A girl is gone and psychologist Dr. Pepper Hunt, the last person to see her alive, joins the investigation in this mystery-franchise debut.
The tag line from the Coen brothers’ classic procedural, Fargo, applies to Doucette’s novel: “A lot can happen in the middle of nowhere.” Hunt is a recent transplant to southwest Wyoming and a county “the size of Connecticut where antelope outnumber humans three to one.” She came with a lot of baggage: a jealous patient shot her psychiatrist husband along with his lover, one of Hunt’s friends and colleagues. It was Hunt who found the bodies, and she was considered a suspect. The past comes back to haunt her when Kimi Benally vanishes. The case is all kinds of personal. Benally was Hunt’s first patient when she set up her fledgling practice. Benally’s cousin is Detective Beauregard Antelope, who has had a rocky relationship with Cassandra McKnight, a parole officer and the missing woman’s best friend. Add in a sheriff, who is married to Hunt’s secretary and has some heavy Samsonite of his own: a still-cold case of a woman murdered on his watch. Benally, a local crime reporter, had been covering an at-large serial rapist. Was she kidnapped? Is her four-day (and counting) disappearance tied to her “scumbag husband,” whom she wanted to leave? Or is she a victim of her own “fugue state,” which causes her to space out for hours at a time? Benally’s confidential consults with Hunt gave the psychologist privileged information that she is duty-bound not to share with the sheriff, a source of tension between them. This case can’t help but dredge up Hunt’s own tragic past, adding another layer of intrigue. No Gone Girl clone, this atmospheric mystery makes full use of its beautiful, barren locale. Doucette describes one winter morning as “a robin’s-egg blue bowl of sky above endless trails of new powder sparkling like crushed diamonds.” Spanning Dec. 20 to Jan. 15, with each chapter alternating among character perspectives (first-person for Hunt), the densely populated plot thickens and the body count climbs. Some crucial information is unconvincingly withheld (“I don’t know if I ever told you this…”), and while Hunt is a credible and capable heroine, surely Antelope deserves equal billing. Still, Doucette’s auspicious first novel puts a welcome focus on the players instead of transgressive twists.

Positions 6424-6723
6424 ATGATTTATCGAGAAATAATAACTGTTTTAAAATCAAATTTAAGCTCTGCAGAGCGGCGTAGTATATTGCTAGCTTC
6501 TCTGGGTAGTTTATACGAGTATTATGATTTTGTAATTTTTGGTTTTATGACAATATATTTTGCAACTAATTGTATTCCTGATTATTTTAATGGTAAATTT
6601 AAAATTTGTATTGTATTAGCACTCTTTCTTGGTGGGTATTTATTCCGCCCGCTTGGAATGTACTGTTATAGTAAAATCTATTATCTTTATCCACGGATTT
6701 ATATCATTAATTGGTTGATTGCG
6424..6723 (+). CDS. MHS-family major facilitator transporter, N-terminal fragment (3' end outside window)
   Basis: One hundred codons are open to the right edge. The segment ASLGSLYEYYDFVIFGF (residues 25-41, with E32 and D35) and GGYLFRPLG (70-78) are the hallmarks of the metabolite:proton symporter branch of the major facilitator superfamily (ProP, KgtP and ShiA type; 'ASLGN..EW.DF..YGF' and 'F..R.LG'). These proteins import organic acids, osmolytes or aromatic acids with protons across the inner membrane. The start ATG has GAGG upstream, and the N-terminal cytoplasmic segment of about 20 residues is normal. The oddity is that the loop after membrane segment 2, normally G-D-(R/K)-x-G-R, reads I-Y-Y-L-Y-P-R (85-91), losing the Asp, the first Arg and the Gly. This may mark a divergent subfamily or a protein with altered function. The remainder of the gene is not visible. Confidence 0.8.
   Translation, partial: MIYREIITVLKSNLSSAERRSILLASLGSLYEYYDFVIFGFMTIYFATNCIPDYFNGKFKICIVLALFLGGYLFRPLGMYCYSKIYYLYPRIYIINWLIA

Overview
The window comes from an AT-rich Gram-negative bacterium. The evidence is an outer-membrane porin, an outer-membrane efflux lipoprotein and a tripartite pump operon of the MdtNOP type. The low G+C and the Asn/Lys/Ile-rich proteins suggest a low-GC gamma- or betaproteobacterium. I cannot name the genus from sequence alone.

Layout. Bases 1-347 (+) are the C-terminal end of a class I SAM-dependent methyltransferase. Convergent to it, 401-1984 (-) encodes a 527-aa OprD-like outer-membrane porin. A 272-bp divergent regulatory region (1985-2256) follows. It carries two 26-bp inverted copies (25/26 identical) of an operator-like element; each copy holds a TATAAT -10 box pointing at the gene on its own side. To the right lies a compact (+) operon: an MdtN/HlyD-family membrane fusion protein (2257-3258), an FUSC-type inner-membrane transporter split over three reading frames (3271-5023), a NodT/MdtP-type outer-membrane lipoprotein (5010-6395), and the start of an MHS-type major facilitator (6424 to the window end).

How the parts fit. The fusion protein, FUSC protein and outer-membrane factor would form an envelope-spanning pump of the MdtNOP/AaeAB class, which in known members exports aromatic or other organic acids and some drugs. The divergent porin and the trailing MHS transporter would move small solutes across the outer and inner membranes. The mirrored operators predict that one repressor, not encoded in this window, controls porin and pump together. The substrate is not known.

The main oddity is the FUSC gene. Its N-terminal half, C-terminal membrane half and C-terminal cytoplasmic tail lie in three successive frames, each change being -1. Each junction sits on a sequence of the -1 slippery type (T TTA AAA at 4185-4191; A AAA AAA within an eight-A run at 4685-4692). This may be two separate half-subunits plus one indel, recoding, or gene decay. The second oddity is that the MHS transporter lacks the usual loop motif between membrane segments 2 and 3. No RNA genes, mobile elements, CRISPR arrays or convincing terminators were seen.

A missing person tale with a strong setting and cast of characters.